We have already determined that the light sources that illuminate our room are positioned correctly but the room is too brightly lit and lacks contrast. We will remedy this in the following steps.
First, open the menu and add the Ambient Occlusion effect from the Effect … list. This effect works the same as the shader of the same name that can be applied in a material’s channels. However, applying the effect here will result in all scene objects automatically being affected. Set the Maximum Ray Length value to 1000 - this value is most effective for our particular scene. Also, reduce the Contrast value to -20%, which will avoid generating areas that are too dark.
Finally, enable the Evaluate Transparency option. This will ensure that objects in the room that have transparent materials will be properly evaluated by Ambient Occlusion when it darkens certain regions. The result is shown in the image below. The top of the image shows the scene rendered without Ambient Occlusion being enabled; the bottom of the image shows the scene rendered with Ambient Occlusion enabled. The difference can be seen in particular beneath the sofa and the sofa table. These objects no longer look as if they are "floating" over the floor. The region around the door and the elements around the television have much more depth. Nevertheless, the ceiling and walls are still lit too brightly and this is what we will turn our attention to next.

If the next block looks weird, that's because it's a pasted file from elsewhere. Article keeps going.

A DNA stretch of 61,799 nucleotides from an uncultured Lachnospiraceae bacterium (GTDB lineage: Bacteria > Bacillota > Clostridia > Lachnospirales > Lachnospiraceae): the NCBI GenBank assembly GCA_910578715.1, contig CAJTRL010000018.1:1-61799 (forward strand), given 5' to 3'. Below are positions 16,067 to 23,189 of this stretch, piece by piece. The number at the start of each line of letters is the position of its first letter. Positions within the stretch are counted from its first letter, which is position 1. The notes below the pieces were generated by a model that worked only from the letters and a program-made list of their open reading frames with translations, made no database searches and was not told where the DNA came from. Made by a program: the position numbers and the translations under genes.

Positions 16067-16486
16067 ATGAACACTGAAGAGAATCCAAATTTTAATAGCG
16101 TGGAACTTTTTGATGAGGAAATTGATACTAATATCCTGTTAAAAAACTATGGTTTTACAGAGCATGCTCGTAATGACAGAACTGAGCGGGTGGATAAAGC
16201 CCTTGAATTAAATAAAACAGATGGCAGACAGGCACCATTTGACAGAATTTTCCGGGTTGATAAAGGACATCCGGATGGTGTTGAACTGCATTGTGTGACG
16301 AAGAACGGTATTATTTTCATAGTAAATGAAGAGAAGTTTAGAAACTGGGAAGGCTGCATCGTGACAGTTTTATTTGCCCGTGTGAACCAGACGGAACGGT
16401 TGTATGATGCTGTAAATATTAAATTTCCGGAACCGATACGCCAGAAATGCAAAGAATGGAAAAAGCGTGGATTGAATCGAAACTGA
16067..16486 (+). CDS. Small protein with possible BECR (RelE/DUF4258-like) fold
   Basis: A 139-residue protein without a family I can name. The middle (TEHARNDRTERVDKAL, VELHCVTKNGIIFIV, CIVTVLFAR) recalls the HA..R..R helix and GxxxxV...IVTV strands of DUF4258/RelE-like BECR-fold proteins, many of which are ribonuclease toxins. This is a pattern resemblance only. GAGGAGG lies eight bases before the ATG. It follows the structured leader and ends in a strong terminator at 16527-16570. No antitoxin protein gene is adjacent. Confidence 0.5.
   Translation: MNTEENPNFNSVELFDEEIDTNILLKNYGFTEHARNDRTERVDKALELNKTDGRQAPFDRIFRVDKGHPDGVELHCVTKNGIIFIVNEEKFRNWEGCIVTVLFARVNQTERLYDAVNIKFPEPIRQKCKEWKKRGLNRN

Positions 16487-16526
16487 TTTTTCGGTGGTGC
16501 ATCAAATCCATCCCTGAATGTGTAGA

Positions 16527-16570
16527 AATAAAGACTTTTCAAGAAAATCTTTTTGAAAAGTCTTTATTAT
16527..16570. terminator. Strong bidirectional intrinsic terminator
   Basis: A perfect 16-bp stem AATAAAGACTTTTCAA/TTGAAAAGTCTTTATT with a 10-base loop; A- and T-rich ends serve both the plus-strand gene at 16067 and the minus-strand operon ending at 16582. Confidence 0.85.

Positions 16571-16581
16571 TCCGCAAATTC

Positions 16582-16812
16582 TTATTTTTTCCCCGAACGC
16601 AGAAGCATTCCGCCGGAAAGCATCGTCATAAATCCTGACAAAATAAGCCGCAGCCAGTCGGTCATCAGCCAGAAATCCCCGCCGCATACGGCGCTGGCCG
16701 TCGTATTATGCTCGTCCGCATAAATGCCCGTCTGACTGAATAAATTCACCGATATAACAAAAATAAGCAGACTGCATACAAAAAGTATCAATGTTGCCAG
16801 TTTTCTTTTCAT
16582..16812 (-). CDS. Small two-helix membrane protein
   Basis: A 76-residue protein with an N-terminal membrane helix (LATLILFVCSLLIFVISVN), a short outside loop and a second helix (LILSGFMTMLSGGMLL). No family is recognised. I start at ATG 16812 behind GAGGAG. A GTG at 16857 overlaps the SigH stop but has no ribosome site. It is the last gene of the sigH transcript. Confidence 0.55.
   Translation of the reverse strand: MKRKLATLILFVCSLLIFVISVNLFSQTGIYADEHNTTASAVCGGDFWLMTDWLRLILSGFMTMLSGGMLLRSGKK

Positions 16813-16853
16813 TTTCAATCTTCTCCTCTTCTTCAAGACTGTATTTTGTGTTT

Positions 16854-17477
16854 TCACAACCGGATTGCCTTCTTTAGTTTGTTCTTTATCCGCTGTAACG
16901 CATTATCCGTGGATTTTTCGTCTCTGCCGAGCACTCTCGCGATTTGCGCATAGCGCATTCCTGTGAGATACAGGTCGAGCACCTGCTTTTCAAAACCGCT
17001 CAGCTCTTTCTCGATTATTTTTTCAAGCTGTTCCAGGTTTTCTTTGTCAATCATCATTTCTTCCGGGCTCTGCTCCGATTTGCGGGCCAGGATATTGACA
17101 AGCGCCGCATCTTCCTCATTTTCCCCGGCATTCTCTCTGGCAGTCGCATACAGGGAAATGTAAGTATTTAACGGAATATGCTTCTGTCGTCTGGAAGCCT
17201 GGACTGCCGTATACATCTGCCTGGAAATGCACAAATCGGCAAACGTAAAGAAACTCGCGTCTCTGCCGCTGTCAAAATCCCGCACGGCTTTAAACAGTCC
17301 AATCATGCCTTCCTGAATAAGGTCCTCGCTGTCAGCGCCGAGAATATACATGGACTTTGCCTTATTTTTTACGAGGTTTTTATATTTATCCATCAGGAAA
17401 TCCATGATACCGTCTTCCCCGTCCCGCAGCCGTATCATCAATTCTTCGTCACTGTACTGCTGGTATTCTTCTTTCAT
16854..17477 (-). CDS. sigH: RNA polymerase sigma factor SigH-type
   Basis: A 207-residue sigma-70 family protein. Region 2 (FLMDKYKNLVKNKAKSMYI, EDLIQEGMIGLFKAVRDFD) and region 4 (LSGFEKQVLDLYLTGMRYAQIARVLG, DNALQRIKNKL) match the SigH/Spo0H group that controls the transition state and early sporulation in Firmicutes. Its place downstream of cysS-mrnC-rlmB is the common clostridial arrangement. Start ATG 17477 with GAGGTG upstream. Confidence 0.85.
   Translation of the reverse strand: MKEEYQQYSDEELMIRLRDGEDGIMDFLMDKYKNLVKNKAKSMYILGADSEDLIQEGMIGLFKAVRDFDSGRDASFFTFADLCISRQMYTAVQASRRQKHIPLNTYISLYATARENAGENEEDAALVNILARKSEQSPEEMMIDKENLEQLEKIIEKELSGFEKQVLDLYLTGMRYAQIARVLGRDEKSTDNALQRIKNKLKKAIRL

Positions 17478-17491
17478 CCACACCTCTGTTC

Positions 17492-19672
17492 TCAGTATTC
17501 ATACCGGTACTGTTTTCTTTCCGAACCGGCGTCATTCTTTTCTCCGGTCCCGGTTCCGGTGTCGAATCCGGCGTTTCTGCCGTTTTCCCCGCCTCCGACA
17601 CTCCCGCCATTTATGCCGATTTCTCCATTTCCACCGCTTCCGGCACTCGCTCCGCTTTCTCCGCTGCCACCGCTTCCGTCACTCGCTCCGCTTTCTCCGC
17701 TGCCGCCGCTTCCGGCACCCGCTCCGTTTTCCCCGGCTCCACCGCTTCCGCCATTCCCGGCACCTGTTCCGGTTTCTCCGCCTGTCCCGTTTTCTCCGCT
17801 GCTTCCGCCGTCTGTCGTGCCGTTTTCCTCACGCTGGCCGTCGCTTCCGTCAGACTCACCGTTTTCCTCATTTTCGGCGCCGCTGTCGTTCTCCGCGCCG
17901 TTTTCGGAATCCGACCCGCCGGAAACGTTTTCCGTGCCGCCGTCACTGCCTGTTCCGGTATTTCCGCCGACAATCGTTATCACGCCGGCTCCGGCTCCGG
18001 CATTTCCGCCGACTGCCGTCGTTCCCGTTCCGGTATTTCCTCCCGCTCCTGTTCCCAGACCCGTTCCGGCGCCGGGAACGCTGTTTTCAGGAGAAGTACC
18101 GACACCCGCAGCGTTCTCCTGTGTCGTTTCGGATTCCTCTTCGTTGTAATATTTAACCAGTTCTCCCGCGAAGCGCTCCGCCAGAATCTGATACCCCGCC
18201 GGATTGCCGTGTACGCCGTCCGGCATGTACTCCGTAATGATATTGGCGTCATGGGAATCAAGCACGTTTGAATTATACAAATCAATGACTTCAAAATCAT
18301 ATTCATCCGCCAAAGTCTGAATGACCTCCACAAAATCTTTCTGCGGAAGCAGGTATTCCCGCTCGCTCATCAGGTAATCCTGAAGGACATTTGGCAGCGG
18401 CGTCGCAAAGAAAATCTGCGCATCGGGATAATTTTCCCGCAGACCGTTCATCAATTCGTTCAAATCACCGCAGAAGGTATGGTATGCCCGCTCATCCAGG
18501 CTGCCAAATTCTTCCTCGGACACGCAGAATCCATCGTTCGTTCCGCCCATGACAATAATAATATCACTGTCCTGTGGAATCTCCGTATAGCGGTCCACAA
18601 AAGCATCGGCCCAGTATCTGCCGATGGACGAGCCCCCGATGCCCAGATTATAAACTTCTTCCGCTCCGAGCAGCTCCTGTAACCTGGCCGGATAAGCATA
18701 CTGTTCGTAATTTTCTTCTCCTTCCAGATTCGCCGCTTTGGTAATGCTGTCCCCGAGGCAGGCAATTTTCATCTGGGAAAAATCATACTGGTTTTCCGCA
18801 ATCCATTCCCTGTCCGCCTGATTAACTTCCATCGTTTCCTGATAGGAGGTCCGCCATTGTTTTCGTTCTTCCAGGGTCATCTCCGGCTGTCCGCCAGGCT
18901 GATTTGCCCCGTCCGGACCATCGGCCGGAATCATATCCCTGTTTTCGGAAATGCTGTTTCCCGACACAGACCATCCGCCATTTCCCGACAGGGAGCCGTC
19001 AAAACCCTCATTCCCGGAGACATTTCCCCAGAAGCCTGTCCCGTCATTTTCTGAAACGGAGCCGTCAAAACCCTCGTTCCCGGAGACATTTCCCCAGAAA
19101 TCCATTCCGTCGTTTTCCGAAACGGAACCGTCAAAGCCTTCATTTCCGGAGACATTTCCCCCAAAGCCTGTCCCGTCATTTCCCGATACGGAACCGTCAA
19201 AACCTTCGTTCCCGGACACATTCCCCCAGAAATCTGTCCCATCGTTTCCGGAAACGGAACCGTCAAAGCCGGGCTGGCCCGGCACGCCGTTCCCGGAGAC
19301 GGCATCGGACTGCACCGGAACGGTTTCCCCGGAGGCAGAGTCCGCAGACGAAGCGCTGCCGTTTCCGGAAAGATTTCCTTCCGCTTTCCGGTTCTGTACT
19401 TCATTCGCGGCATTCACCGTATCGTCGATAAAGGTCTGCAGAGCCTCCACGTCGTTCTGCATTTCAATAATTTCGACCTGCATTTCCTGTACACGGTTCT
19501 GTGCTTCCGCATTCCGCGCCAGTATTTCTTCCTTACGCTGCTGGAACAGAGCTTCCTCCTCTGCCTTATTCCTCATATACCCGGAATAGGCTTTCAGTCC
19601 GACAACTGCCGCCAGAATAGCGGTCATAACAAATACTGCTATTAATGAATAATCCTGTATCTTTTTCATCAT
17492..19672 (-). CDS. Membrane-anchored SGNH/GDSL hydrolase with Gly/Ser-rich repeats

We will now add another effect from the Effect … menu - Color Mapping. Color Mapping will redistribute the light in the scene so that values greater than 100% will not be generated. What makes this possible is the fact that Cinema 4D renders with a 32-bit color depth, even if the image is subsequently saved at only 8 or 16-bit color depth. By manually modifying the Color Mapping parameters, regions that are too dark or too bright can be adjusted accordingly. At the top of the image below you can see the settings used for our scene.
As a rule, the Exponential and HSV Model options should be enabled when applying the Color Mapping effect. These will create a natural falloff of brightness and maintain color values when brightness values are adapted. The Affect Background option on the other hand should remain disabled. This option is only relevant if you want to adjust the brightness of an image projected onto a Sky or Background object. The remaining two settings are for multiplying dark and bright image regions, respectively. A Dark Multiplier value greater than 1 will increase the rendered image’s brightness; conversely the Bright Multiplier setting can be used to darken the image. The results of the modified Multiplier settings can be seen at the bottom of the previous image.
We have now successfully textured and illuminated our room.